Wednesday, 20 May 2009
Dáil Eireann Debate
49. Deputy Emmet Stagg asked the Minister for Agriculture, Fisheries and Food the reason the Féile Bia campaign has been replaced by a new campaign called Just Ask; the advantages this change will bring; and if he will make a statement on the matter. [20190/09]
Deputy Trevor Sargent: Decisions on marketing campaigns are primarily a matter for Bord Bia. In this case I understand that Bord Bia considered that a fresh approach was needed to raise customer awareness and transparency on the origin of food and supplier information when eating out. Féile Bia membership, which peaked at 1,500 food service outlets, had decreased in recent years to very low levels of participants. In addition, questions had been raised about its effectiveness.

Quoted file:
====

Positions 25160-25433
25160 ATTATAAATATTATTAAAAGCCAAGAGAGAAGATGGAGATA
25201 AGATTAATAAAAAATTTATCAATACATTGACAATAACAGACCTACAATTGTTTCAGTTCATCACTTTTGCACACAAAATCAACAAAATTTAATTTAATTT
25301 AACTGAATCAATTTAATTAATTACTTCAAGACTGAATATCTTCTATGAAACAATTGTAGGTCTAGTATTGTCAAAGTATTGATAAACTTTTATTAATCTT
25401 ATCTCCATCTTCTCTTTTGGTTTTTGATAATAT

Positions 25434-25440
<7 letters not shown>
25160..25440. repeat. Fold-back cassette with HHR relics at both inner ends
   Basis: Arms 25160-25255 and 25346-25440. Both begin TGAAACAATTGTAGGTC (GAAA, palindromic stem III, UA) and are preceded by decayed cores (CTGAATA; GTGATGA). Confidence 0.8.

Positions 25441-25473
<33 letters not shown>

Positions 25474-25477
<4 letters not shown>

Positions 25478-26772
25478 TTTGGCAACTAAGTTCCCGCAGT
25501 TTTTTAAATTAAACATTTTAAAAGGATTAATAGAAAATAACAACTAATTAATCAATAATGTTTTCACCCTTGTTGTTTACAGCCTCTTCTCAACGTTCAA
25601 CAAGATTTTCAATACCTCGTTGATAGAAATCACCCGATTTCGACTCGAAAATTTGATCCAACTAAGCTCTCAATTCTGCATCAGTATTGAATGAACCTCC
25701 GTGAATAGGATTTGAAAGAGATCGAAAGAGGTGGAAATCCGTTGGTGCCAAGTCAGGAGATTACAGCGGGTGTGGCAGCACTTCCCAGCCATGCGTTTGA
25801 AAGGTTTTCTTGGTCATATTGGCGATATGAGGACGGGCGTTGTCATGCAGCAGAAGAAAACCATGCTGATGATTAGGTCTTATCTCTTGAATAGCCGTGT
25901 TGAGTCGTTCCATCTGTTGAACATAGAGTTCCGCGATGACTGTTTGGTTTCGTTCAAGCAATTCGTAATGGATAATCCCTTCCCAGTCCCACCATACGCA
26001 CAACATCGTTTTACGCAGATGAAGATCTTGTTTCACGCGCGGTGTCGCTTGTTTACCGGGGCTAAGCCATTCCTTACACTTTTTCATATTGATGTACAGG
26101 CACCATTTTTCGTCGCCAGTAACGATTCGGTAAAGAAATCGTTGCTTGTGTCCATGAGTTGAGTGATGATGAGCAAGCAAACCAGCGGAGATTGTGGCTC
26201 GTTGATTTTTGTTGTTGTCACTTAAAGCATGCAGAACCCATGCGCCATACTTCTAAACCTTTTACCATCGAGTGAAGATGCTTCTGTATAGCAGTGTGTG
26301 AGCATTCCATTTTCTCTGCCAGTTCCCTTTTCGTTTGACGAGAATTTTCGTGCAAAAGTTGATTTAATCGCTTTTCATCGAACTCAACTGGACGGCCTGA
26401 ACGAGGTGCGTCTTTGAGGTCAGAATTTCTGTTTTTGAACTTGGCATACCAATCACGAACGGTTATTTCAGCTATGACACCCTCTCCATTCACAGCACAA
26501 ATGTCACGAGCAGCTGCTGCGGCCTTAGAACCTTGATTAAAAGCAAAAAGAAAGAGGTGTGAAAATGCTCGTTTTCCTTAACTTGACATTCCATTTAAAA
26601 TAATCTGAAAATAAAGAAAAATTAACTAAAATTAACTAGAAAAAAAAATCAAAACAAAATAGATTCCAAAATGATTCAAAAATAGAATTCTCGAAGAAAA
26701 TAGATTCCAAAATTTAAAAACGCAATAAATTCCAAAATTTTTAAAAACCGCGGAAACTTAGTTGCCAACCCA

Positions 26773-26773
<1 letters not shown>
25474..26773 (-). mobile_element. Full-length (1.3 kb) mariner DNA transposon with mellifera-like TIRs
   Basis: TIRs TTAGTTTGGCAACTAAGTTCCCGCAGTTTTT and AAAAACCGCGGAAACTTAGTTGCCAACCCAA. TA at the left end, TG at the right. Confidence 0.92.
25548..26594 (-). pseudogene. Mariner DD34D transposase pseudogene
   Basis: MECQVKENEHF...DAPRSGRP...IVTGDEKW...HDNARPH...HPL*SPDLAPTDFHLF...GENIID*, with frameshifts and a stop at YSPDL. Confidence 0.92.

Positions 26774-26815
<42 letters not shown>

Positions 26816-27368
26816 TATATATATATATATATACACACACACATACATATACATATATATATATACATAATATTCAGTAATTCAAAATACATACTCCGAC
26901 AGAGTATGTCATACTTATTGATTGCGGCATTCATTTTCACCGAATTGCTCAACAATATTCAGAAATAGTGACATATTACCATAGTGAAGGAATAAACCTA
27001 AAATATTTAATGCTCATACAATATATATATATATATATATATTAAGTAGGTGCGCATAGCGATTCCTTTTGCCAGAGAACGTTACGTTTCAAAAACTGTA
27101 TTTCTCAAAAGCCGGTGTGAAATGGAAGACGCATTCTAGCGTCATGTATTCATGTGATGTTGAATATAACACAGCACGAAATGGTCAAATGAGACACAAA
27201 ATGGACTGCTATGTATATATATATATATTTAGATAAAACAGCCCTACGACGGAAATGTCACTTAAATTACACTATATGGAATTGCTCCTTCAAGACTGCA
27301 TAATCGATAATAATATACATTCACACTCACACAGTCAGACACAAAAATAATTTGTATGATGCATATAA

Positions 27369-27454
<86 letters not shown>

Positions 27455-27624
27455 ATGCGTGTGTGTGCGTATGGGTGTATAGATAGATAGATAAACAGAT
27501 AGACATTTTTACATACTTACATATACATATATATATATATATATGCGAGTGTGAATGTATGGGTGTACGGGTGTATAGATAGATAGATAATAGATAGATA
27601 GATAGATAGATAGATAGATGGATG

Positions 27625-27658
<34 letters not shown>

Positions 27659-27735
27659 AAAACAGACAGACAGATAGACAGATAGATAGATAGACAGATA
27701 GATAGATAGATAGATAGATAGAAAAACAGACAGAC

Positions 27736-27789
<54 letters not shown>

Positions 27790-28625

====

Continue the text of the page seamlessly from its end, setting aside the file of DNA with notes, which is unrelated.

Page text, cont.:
The Just Ask campaign aims to encourage and empower consumers, when eating out, to ask for information on where the food on their plate, particularly meat, comes from and to encourage restaurants to provide this information on their menus. The marketing activities for the Just Ask campaign, which was launched in March, include targeted national and local radio and press advertising, on-line and print media activities and promotions targeting chefs directly. Research to date carried out by Bord Bia shows that over a third of the target group interviewed are aware of the Just Ask campaign and say it would encourage them to ask where their meats are coming from when eating out. That would indicate that Bord Bia’s public awareness campaign is having a good impact at an early stage.